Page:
Her chair fell backward with a clatter and she leaned over me, fist pulled back. “You complete and utter asshole. How dare you?”
Part of me wanted her to land that punch. I deserved it, and the last thing she needed to do was suppress her emotions more than she already had. However, the second she touched my skin she’d be in agony, and I couldn’t let that happen.
Non,” I said, standing up and backing away.
Her knuckles tightened but her fist didn’t move. “You can kick me if you want,” I said. “But you can’t use your hands.”
“I can…? I can kick you?” She shook her head. “Is that a serious suggestion?”
I nodded. She lowered her arm and I relaxed slightly. Too soon, as it turned out. She sprang forward and kicked me extremely hard in the knee. I went down like a bowling pin.
“Gods, gods, gods,” I said, clutching at my kneecap.
“Gods?” she repeated, standing over me. Her mouth twitched. “Just how many do you need to help you feel better?”
“Twelve,” I replied through gritted teeth. “Sano,” I added, and the pain receded. I exhaled slowly. “What about you? Do you feel better now?”
“Actually, I do,” said Cass. “I feel…” She trailed off and looked at me more closely. “Have you ever had déjà vu?”
Oh, shit.
“No,” I said quickly. “I don’t believe in it.”
She grinned. “Really? You just believe in the twelve gods, then?”
“There’s no god of déjà vu,” I said defensively.
“How did you get that scar?”
Double shit.
“Why do you want to know?”
She knelt down on the floor, close enough to touch my face if she wanted to. “I just… I think it has something to do with me.”
“How the hell could it?” I said, scrambling to my feet and backing away.
“I don’t know. I thought you could tell me. You’re the one rearranging the classroom with magic.”
There was no answer to that.
“This scar has nothing to do with Cassandra Vryson,” I said, my voice rising. “I know that for a fact, and that’s all I’m going say on the subject.”
I sound like a teacher. Great strategy, Luca. Cass gets on so well with teachers.
“Fine,” she said, standing up. Her smile had gone. “We both have secrets we want to keep. I won’t talk about this as long as you don’t talk about my mom.”
We regarded each other warily for a few seconds. She took a step backward, then another. I couldn’t let her leave. Not now. She’d voluntarily given me a glimpse of her life path. This was my chance to help her. I had to do something. She was nearly at the door before I had an idea.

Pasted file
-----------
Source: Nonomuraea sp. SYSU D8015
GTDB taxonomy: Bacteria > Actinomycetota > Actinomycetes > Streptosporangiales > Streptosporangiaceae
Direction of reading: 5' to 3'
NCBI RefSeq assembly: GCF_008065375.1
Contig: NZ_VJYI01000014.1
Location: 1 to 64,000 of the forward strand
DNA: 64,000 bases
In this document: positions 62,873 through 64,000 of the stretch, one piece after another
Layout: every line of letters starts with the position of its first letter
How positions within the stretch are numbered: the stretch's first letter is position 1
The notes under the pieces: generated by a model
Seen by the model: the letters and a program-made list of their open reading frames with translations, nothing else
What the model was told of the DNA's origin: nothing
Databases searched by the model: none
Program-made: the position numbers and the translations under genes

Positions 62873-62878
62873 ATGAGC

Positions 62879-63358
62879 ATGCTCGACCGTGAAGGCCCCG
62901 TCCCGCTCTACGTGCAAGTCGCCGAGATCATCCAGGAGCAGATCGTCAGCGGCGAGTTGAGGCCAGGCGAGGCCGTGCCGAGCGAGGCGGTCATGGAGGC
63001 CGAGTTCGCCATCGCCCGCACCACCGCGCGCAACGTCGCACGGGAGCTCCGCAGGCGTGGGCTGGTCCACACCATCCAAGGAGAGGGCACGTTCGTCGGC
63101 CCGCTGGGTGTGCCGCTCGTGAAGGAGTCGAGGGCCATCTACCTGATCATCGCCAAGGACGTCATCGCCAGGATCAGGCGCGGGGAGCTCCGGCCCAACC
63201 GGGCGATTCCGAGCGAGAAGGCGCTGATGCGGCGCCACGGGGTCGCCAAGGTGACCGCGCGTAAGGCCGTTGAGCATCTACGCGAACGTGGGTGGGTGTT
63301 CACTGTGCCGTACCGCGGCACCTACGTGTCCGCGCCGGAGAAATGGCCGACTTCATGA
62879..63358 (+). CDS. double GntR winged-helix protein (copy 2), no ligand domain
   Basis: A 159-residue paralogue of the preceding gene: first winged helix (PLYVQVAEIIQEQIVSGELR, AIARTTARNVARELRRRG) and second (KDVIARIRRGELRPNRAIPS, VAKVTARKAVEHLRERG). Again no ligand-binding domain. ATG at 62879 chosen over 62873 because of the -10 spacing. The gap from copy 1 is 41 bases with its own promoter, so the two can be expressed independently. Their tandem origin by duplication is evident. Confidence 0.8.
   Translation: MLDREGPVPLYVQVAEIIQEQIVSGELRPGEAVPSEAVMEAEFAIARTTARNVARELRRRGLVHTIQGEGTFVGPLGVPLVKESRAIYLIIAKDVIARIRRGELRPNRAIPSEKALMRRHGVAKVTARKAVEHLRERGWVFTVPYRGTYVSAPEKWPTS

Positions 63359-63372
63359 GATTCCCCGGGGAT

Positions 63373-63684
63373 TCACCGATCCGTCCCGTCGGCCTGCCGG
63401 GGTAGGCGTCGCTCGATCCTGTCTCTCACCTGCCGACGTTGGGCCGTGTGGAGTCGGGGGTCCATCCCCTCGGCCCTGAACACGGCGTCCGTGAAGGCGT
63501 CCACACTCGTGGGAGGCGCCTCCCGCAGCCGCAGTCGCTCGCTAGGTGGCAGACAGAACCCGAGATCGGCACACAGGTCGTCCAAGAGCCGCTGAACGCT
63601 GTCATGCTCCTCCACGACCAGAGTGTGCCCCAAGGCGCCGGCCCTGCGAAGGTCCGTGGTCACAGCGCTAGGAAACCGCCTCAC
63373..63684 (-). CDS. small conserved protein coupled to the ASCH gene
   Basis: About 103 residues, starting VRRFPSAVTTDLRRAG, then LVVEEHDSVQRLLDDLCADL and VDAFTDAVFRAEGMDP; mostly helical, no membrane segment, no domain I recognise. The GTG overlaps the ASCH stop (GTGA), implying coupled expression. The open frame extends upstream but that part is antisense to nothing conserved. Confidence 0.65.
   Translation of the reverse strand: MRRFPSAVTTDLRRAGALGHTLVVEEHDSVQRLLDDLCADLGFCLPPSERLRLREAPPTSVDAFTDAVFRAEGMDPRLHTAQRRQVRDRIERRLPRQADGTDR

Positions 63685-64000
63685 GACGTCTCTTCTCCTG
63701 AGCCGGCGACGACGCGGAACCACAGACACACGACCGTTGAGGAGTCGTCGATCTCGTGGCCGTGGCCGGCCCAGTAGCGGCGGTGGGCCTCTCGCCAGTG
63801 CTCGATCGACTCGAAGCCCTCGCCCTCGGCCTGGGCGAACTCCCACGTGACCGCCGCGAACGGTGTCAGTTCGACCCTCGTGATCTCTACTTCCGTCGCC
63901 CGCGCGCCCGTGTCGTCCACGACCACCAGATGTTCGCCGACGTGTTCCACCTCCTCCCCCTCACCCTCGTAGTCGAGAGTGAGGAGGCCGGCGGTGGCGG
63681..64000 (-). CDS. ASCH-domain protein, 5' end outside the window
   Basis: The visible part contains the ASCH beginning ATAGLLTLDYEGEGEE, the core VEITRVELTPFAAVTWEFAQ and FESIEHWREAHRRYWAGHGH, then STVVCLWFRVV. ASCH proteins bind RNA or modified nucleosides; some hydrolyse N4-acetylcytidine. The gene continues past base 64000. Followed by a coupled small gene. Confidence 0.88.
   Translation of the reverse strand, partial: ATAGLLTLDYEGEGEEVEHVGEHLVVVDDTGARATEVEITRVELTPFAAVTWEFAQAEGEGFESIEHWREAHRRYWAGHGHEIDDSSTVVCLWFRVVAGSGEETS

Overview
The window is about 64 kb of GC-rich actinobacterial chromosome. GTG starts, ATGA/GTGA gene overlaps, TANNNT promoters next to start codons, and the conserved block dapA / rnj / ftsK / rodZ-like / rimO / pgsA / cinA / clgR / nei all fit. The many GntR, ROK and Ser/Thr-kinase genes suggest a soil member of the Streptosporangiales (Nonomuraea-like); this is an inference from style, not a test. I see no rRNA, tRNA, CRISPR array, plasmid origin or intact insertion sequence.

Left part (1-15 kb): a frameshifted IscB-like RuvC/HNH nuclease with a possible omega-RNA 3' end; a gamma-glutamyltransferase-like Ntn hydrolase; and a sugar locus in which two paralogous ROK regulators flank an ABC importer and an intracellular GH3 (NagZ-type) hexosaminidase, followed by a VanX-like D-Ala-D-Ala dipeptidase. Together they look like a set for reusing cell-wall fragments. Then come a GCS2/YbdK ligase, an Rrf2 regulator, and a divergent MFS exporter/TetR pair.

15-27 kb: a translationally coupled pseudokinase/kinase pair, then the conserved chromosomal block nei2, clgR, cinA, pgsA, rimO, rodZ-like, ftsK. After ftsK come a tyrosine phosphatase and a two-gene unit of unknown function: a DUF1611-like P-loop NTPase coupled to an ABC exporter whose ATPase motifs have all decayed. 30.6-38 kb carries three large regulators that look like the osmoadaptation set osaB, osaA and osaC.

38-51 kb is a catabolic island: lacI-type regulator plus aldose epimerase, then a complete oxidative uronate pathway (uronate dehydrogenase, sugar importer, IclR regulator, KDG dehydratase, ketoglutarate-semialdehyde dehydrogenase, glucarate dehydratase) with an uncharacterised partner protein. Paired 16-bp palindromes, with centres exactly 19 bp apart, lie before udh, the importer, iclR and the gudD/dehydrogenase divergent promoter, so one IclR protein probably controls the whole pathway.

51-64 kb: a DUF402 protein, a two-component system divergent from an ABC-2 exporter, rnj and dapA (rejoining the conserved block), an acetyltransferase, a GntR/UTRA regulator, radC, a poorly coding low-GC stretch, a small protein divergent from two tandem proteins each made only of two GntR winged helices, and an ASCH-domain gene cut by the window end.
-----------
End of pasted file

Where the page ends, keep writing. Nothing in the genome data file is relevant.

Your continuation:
“Wait. Please.”
“Why should I?” she asked. “You made it pretty clear you were done talking.”
“Look. There are some… rules. And I won’t break them. I really can’t talk about the déjà vu thing because the consequences would be irreversible. But there is other stuff we can do.”
“Like what?” she said.
“Come here and I’ll show you.”
Cass raised her eyebrows. “I hope you’re not going to tell me to close my eyes and make my lips into a pout.”
I failed to suppress a smile. “I know this will come as a huge disappointment, but I can’t kiss you.”
She walked toward me until she was standing close enough that I could feel her breath on my face. My smile faded. Her energy signature surrounded me, familiar and exciting. The rest of the world disappeared. It was just the two of us.
“Do you want to kiss me, Avi?”
I couldn’t stop myself. “Yes.”
“I want to kiss you.”
I trembled with the effort of keeping still. Desperately, I reminded myself she’d experience terrible pain if my skin touched hers. Not to mention that she might remember our shared history.
“I can’t.” I moved my head back a fraction. “Believe me, if there was a way to get around this, I’d be taking it. Frigus,” I added, hoping the shock of the cold air would help to strengthen my self-control.
“Keep looking,” said Cass. “For a way around it, I mean. Although… this is freezing. I think the moment might have gone.” She rubbed her arms. “What were you going to show me, if it wasn’t your amazing kissing skills?”
Using a quick “Occludo… sero,” I closed and locked the door. Then I lengthened my sleeves until they formed makeshift gloves and I took her hand.
Scena Globe,” I said, “die 18 Iunii, 1600.” The classroom disappeared.